Heading ‘upstream’ to a different swimming area at Wadi Bani Khalid.
Visiting Wadi Bani Khalid. The entrance to the wadi.
Arriving at the bridge across Wadi Bani Khalid.

This is popular wadi with the locals and holiday makers, so it actually has public toilets, shelters, and a basic restaurant with a buffet style lunch on site.

Find Wadi Bani Khalid

Wadi Al Shab

Wadi Shab is located in the Al Sharqiyah region of Oman, less than 2 hours drive from Muscat. (It’s easy to combine a visit here with Wadi Tiwi and Bimmah Sinkhole, which are all in the same area). Distance-wise from the main road however, Wadi Al Shab is a bit more of a trek to get to. It even includes a short boat ride to get to the start of the walk. 

We stayed in Sur the night before and once again set out early in the morning to find the wadi. From the carpark you get a boat across to the start of the trail. From there, it is about an hours walk (3km) through the canyons to the start of the swimming wadi. It is an awesome walk to get there (as awesome as walking in 38°C can be!), through a combination of lush valleys and canyons.

Parking lot at Wadi Al Shab, Oman.
The entrance and boat ride across to begin the walk to Wadi Al Shab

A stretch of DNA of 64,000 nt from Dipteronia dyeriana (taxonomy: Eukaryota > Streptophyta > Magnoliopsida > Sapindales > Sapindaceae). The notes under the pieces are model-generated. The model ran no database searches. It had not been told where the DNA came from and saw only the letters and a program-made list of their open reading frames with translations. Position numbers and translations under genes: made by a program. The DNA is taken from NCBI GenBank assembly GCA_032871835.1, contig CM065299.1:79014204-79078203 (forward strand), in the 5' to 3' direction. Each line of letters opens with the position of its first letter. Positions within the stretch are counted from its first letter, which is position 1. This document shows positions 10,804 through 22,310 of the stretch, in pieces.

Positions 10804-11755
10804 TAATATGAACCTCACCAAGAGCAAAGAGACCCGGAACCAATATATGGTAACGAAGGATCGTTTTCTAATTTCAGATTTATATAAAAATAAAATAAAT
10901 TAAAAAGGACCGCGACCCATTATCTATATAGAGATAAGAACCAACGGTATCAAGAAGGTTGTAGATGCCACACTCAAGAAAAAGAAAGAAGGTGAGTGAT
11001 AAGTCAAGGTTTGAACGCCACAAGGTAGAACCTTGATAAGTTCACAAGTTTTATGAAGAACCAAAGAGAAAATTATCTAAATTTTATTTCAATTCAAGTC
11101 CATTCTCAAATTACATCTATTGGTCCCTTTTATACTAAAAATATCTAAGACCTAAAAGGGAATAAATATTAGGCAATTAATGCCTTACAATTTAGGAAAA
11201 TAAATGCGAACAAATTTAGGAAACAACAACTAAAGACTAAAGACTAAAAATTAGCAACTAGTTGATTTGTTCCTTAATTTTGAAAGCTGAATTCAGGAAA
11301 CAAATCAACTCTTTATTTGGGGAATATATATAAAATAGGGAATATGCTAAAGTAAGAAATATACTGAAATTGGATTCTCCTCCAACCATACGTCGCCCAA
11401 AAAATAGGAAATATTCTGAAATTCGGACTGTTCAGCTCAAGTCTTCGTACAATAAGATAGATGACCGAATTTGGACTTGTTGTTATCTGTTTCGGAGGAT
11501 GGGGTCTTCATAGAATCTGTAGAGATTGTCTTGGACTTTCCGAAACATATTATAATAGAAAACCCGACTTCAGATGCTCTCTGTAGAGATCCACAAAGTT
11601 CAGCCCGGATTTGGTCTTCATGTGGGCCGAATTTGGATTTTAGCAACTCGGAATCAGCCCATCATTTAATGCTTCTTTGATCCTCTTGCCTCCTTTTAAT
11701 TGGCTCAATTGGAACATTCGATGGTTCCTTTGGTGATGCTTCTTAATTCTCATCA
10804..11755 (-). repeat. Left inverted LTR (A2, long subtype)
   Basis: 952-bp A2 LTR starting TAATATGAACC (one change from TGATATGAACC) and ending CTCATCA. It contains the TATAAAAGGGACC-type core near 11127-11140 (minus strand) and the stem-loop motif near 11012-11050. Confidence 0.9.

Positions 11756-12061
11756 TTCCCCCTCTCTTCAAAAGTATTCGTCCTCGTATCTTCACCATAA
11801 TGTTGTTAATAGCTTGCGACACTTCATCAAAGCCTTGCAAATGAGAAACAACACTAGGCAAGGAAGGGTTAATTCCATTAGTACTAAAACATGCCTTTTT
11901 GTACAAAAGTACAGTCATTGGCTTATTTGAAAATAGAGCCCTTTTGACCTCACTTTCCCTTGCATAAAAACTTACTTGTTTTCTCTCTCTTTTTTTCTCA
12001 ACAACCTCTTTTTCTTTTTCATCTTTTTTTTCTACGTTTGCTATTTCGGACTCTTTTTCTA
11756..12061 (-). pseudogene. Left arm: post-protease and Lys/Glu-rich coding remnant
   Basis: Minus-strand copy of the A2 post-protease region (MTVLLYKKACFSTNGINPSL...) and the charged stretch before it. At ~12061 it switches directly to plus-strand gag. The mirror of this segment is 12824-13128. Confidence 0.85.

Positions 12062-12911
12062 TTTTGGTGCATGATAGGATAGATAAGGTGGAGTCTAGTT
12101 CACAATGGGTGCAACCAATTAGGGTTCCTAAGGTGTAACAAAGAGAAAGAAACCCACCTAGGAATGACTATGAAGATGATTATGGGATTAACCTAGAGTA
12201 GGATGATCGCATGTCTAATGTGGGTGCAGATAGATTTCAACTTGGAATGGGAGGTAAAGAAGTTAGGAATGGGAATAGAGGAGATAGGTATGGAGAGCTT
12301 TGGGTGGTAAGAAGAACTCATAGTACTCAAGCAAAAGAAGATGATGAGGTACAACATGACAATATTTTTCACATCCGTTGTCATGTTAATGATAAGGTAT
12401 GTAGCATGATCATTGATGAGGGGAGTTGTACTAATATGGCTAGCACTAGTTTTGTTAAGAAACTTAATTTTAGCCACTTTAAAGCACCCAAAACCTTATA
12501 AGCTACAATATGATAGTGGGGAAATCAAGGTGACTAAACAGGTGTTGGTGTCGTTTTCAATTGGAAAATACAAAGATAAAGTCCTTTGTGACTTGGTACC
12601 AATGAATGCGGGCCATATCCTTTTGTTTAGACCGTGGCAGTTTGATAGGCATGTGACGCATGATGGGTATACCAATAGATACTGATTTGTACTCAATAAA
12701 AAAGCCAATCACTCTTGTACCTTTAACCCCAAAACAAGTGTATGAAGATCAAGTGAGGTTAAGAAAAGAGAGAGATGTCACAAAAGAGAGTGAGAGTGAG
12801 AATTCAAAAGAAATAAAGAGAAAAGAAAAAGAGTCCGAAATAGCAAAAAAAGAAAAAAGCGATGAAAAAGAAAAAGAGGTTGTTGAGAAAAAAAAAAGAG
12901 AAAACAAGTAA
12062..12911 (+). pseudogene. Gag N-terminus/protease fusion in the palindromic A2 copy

Parking at Wadi Shab, Oman.
Getting the boat across to start the walk to Wadi Al Shab.

The boat across will cost you 1 OMR, and you don’t have to pay for the return crossing. There will be boats waiting on the return side to make the crossing back too. The trip across is only a few minutes.

Walking to Wadi Shab with kids.
Halfway to Wadi Shab.

The lush valleys the path winds up through are the old river bed. For more than half of the way there is a path; but for the other half, in parts you need to climb over boulders and hang on to the side of the rock shelves.

Walking past donkeys on the trail to Wadi Shab. Oman with kids.
Just a couple of donkeys on the path!

From the wadi itself we stashed our bags and swam the rest of the way up to the most magnificent caves. It is a long way for little legs but the kids did really well. Plus, the wadi itself makes it well worth the walk!

Know before you go

Note especially if travelling in Oman with kids, that getting further up into the third and deepest pool of Wadi Al Shab is significantly more challenging. I would not recommend taking kids upstream without floating aids. As you reach the entrance to the main cavern of Wadi Shab – where they have held the famous Red Bull Cliff Diving World Championships – the rocks narrow right down. To enter, there is a narrow slot in the rocks that you have to swim through to access the cave. 

The width of the entrance at swimming head height it not much wider than a person, and you will need to be a confident swimmer and able to tread water for to keep yourself afloat. There are rocks to rest on before entering the cave, so do your research before making the decision to enter the third pool.